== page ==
Nipah Virus threat

Nipah Virus threat

May 22, 2018

Mysuru:  The District Administration is on high alert for the Nipah virus (NiV) that has caused the death of over 10 people in Kerala. Given the proximity of Mysuru and Kerala where thousands of people travel via Bandipur, H.D. Kote, and Manandawadi every day, the administration is taking no chances and a Rapid Response Team has been formed to tackle the deadly disease.

Speaking to Star of Mysore this morning, District Surgeon and In-charge District Health Officer Dr. N. Pashupathi said that they have issued directions to hospitals and nursing homes.

He said that Nipah virus infection can occur in humans or animals. Fruit bats and pigs are natural carriers of the disease. The first major outbreak of NiV was in 1998 that left more than 100 people dead in Malaysia where domesticated pigs were the disease hosts. In 2001, the first outbreak occurred in India in West Bengal and was attributed solely to fruit bats.

Direct contact with infected pigs, other infected animals, or through contaminated fruits (half-eaten fruits left by fruit bats), and even direct contact with sick persons have been cited as the underlying cause of outbreaks. The saliva and urine of bats are potential carriers of the NiV, Dr. Pashupathi said.

Both animal-to-human and human-to-human transmission have been documented.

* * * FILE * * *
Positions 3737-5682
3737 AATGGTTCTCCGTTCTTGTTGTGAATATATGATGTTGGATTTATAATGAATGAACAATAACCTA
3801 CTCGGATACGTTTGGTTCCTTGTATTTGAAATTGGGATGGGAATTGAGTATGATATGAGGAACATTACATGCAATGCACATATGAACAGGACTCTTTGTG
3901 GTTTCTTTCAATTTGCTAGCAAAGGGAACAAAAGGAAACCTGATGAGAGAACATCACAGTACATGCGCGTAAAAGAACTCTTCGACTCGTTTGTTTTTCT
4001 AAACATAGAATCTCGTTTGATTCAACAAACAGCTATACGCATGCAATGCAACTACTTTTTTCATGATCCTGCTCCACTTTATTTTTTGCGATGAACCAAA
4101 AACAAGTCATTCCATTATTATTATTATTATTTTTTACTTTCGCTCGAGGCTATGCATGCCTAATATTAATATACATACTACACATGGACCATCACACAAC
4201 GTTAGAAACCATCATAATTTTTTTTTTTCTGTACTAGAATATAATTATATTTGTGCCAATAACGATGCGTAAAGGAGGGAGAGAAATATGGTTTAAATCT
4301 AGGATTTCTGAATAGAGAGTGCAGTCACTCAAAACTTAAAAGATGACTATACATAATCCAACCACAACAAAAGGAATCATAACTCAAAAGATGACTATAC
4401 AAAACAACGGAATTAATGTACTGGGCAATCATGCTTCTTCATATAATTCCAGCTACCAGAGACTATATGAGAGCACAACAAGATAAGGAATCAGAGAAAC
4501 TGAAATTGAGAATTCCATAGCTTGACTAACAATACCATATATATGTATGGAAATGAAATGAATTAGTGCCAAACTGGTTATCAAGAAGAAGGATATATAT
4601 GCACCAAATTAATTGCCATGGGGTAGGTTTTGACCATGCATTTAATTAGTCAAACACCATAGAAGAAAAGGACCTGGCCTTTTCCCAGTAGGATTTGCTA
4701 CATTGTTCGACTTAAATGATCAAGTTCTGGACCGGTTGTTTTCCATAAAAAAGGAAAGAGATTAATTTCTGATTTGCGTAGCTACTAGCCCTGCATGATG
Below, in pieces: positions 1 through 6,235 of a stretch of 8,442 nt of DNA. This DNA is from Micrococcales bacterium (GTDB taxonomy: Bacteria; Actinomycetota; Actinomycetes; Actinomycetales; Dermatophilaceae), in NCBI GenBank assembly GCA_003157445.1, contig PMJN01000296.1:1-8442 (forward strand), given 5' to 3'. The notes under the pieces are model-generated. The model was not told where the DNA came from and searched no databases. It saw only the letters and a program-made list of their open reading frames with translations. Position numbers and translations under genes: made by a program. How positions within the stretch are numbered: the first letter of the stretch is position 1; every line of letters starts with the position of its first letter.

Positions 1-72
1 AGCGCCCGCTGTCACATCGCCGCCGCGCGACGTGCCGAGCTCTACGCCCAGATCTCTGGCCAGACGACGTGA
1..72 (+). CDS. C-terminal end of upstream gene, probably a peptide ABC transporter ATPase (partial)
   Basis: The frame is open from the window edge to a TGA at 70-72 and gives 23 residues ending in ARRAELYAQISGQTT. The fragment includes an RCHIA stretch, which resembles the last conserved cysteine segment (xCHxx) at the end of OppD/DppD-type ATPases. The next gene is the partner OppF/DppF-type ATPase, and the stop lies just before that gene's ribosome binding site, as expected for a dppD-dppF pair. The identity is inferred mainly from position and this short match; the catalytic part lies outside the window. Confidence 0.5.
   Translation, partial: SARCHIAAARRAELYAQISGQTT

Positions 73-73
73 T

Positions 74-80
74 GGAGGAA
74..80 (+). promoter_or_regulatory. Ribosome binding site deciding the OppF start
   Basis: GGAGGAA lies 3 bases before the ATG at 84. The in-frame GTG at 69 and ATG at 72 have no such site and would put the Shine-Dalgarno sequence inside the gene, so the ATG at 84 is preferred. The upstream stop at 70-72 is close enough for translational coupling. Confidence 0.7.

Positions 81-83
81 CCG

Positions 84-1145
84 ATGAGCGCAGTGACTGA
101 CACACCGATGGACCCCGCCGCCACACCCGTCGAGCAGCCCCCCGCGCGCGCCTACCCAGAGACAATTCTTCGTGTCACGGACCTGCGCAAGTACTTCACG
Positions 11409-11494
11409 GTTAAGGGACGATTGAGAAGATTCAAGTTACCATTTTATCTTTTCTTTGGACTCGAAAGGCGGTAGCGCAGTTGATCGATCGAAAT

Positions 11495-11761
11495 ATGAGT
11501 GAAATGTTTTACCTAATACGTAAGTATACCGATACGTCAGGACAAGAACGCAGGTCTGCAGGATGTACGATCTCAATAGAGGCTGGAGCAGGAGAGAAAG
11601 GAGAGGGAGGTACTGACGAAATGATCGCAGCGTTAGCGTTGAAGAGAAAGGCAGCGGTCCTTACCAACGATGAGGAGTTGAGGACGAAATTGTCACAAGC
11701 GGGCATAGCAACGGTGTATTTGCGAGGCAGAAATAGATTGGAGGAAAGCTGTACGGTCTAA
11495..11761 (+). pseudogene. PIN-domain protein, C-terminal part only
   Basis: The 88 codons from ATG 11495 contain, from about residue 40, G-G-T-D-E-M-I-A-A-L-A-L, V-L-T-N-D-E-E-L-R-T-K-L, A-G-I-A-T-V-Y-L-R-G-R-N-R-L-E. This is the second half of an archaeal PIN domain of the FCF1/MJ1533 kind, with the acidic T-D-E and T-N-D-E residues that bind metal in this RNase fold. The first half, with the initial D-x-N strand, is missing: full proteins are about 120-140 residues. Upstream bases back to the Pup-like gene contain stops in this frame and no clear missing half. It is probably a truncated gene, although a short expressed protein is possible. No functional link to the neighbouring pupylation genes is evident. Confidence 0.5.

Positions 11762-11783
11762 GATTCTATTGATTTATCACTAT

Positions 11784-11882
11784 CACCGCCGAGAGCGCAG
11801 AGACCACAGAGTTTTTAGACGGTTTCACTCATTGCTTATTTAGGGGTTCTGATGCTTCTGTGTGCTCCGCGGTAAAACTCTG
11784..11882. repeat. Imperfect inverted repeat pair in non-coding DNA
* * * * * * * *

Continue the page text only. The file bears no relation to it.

“We have asked all hospitals in Mysuru to reserve at least 10 beds with an easy connectivity to ICUs to meet any emergencies. This is being done at all hospitals. Also, we have directed cut fruit sellers and juice centres not to use damaged and blackened fruits as there are chances of bats having eaten the fruit. We have ordered them to use clean fruits that do not have any markings or teeth marks on their outer skin,” he said.

The incubation period for the virus ranges from 5 to 14 days and symptoms become visible after this period. Symptoms include fever, headache, fainting and nausea.  In some cases, symptoms like choking, stomach pain, vomiting, fatigue and blurred vision could also be there. The patient can possibly go into a coma just two days after the symptoms begin. The chance of contracting encephalitis that affects the brain is also high.


  • What is Nipah Virus?

Nipah virus was initially discovered when it caused an outbreak of brain fever among pig farmers in Malaysia.

  • How does it spread?

It is transmitted from animal to person and person to person. There is no effective antiviral therapy for this infection.

  • Who is at high risk?

People working with pigs and consuming pigs and people who come in contact with bats and bat-eaten fruits.

  • Do fruits cause the spread?

Consuming fruits which are already bitten by bat is dangerous. Contact with people who already have Nipah virus infection can cause the spread.

  • What are the symptoms?

Sudden onset of fever, headache, muscle pain, nausea and vomiting. Neck rigidity and photophobia are also seen.

  • What are the deadly effects?

The disease rapidly progresses with deterioration in consciousness leading to coma within five to seven days.

  • How is it diagnosed?

Diagnosis is by ELISA (Enzyme-Linked Immunosorbent Assay) which is currently done at National institute of   Virology, Pune.

  • How is it treated?

There is no approved specific therapy for this infection. So prevention is the only cure.

  • How the disease can be prevented?  

Avoid contact with pigs and pig handlers. Avoid consuming raw fruits, Consume only well cooked, clean, homemade food. Maintain personal hygiene and intensive hand washing practices.


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